For many of us, it's been a year or so of klongs*. First there was the surprise Obamacare decision by the Supreme Court; next it was the not-particularly-suprising-but-still-disappointing reelection of the President in November. Now it's the abdication of Benedict XVI. One wonders how many more klongs the heart can take before it blows up completely.
*This is a wonderful term I've used now for many years, which comes from William Safire's novel Full Disclosure, which he describes as "A sudden rush of s**t to the heart" (minus the asterisks). As Safire puts it, "It's the feeling you get when you're having a drink with a friend at your friendly tavern and all of a sudden it dawns on you that at that exact moment four people are standing on your doorstep, ringing the bell and expecting the dinner to which you've invited them."
Of the three, Benedict's announcement on Monday was probably the biggest klong of all. Whereas there had been at least a possibility of the other two events happening, this one was completely out of left field. Yes, I know that in the past he'd talked about the propriety of a pope resigning, but it still wasn't something one could expect.
One of the reasons this ranked as a particularly brutal klong was the knowledge of how the story would be played. Predictably, the media have made a hash of it, trying to apply theories of temporal politics to a spiritual situation, with an added dollop of ideological hatred thrown in. And in truth, it is a hard situation to grasp. As the American Spectator's Aaron Goldstein recounted a conversation he had with co-workers, "The consensus [which Goldstein did not share] was that he was either forced out or that he
had done something untoward."
The Catholic blogosphere has been equally alive with speculation, rumor and opinion, and - in my opinion* - most of it has been just as ill-informed and, let's not beat around the bush here, stupid. (One reason I've largely abandoned that arena.) Some of it has been negative ("Benedict is shirking his responsibility! Why couldn't he have hung in there like JPII?") while others, like Goldstein's co-workers, see an ulterior motive ("The Curia forced him out! He finally threw up his hands and gave up!"). Some are emotional ("I feel betrayed! When I heard the news I wept uncontrollably!"), and some are coldly Machiavellian ("He's using his German cunning to prepare a trap for the Wolves chomping at his heels!"). Some despair, seeing nothing but calamity in store for the Church. Some even look at the prophesies of Malachy and see the end of the world approaching.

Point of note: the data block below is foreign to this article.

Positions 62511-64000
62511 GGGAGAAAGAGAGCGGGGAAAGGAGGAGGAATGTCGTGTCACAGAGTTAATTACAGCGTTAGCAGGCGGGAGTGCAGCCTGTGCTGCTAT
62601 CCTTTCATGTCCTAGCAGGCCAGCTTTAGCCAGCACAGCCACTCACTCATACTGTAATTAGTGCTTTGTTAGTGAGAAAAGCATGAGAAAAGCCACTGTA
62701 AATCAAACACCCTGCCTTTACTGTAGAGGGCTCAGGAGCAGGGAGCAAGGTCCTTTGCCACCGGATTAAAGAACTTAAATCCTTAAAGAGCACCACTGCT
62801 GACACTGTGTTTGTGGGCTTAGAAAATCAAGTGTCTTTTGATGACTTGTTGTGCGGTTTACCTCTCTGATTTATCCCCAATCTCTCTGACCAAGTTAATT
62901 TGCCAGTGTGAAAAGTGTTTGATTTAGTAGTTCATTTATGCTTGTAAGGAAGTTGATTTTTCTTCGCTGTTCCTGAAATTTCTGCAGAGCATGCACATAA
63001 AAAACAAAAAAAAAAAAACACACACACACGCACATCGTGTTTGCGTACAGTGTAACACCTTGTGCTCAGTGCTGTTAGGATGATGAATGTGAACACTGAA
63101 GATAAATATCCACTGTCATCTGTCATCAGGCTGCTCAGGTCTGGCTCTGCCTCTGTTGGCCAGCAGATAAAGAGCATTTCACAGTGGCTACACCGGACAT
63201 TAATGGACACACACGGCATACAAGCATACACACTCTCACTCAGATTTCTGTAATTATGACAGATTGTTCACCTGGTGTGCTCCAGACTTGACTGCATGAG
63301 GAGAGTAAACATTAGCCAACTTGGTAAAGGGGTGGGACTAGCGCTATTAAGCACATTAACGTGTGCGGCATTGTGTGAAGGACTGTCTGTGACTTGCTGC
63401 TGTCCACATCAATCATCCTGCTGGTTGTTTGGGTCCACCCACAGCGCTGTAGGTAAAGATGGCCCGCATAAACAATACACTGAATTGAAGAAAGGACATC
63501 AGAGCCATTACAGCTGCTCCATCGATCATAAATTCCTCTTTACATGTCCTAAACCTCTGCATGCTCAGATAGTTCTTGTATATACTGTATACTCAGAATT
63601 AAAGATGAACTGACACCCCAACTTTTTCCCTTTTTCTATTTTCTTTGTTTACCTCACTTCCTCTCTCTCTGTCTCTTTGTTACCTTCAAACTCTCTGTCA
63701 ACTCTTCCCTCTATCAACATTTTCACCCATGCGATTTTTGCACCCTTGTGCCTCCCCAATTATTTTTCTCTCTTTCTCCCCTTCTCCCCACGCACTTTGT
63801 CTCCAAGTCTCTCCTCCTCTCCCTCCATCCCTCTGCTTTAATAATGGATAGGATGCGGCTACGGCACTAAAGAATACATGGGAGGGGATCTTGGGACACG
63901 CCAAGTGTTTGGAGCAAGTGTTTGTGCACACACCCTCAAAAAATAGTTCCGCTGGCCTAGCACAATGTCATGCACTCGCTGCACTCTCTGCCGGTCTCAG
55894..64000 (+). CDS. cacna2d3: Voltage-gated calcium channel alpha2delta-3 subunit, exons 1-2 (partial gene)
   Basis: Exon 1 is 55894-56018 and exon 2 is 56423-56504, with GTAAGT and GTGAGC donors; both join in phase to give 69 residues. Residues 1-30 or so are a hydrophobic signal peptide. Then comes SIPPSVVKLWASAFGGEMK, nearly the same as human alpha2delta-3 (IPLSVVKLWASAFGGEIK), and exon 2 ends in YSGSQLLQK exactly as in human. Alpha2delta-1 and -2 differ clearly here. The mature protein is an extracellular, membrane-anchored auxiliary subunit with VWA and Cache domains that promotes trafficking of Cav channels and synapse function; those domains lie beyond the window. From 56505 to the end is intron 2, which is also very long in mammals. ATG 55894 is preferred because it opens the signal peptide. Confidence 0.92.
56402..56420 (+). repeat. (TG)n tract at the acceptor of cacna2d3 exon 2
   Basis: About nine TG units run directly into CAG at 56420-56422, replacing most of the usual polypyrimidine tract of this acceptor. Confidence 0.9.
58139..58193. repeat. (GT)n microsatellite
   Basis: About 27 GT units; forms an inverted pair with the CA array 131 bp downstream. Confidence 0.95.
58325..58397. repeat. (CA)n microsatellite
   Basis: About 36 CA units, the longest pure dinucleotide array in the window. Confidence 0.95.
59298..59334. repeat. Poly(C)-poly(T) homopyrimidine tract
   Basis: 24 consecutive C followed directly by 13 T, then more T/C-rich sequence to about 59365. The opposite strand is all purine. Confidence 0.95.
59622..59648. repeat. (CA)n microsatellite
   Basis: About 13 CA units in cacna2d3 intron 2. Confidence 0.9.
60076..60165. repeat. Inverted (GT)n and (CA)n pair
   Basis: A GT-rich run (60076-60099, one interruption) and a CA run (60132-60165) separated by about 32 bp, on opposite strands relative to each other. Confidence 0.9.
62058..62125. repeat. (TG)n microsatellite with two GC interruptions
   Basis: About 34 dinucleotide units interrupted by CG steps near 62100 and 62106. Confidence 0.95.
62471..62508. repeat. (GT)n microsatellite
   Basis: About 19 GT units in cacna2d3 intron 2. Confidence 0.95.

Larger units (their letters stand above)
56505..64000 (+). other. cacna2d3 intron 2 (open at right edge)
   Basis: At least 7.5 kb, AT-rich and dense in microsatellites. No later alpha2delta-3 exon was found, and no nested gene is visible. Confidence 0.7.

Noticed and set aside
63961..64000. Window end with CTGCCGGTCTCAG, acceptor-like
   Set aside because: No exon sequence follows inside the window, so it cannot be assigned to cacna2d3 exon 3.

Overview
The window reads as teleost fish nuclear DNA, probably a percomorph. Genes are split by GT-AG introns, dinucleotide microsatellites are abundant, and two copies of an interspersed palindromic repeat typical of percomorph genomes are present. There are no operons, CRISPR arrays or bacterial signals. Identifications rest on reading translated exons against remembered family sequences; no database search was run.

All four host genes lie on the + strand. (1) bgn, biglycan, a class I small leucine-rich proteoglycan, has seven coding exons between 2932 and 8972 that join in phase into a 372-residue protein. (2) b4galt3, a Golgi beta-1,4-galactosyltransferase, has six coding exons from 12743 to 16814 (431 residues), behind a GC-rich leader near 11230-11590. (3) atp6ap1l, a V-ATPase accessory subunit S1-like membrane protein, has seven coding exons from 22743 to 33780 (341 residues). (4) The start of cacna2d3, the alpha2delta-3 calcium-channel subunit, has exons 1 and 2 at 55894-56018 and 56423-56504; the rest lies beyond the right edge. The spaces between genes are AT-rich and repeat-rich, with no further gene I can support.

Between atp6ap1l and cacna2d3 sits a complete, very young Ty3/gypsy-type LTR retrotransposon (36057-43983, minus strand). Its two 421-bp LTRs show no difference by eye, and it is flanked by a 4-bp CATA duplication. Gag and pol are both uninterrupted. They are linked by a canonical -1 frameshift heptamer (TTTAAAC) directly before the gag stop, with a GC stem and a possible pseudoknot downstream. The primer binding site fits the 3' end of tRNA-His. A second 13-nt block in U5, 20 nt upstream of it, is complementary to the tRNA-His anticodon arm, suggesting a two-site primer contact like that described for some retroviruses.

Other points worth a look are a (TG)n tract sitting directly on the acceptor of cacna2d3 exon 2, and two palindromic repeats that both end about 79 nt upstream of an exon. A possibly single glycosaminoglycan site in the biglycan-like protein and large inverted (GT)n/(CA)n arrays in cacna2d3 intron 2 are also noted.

*An opinion which I happen to hold in high regard.
The ones I like the most, the ones that mirror my own feeling, say simply - we can't know. Understanding this is above our pay grade. I don't know the truth of what goes on in the Vatican. I don't know the truth of Benedict's health. I don't know what he feels the Holy Spirit is compelling him to do, and I'm not privy to his conversations with God. I don't know what the future of the Catholic Church looks like other than Christ's assurance that the Gates of Hell would not prevail against it.
If you were to ask for my educated guess, I'd say that Benedict believes the Church is in a perilous time, facing a grave and immediate threat - one that requires a Pontiff with physical as well as mental energy, one who can not only stand up to the threat, but fight back. It's all well and good to suggest, as some do, that God would have provided whatever Benedict might have lacked, but as Christ says, His ways are not our ways. Perhaps what God provided him with was the courage to abdicate in the face of people who would not understand. But again, this is just speculation, and I've no more insight into this than the average man on the street.
This rampant speculation, opining and, no pun intended, pontificating, isn't doing anyone any good, and in some cases it may be causing scandal. Want to do something? Try prayer instead. Take our Lent a little more seriously. Sacrifice and do penance. Release the burden of worry and uncertainty - a very real burden, by the way, which I think a lot of us feel - and, in the immortal words of Bart Simpson, "Don't have a cow, man." ◙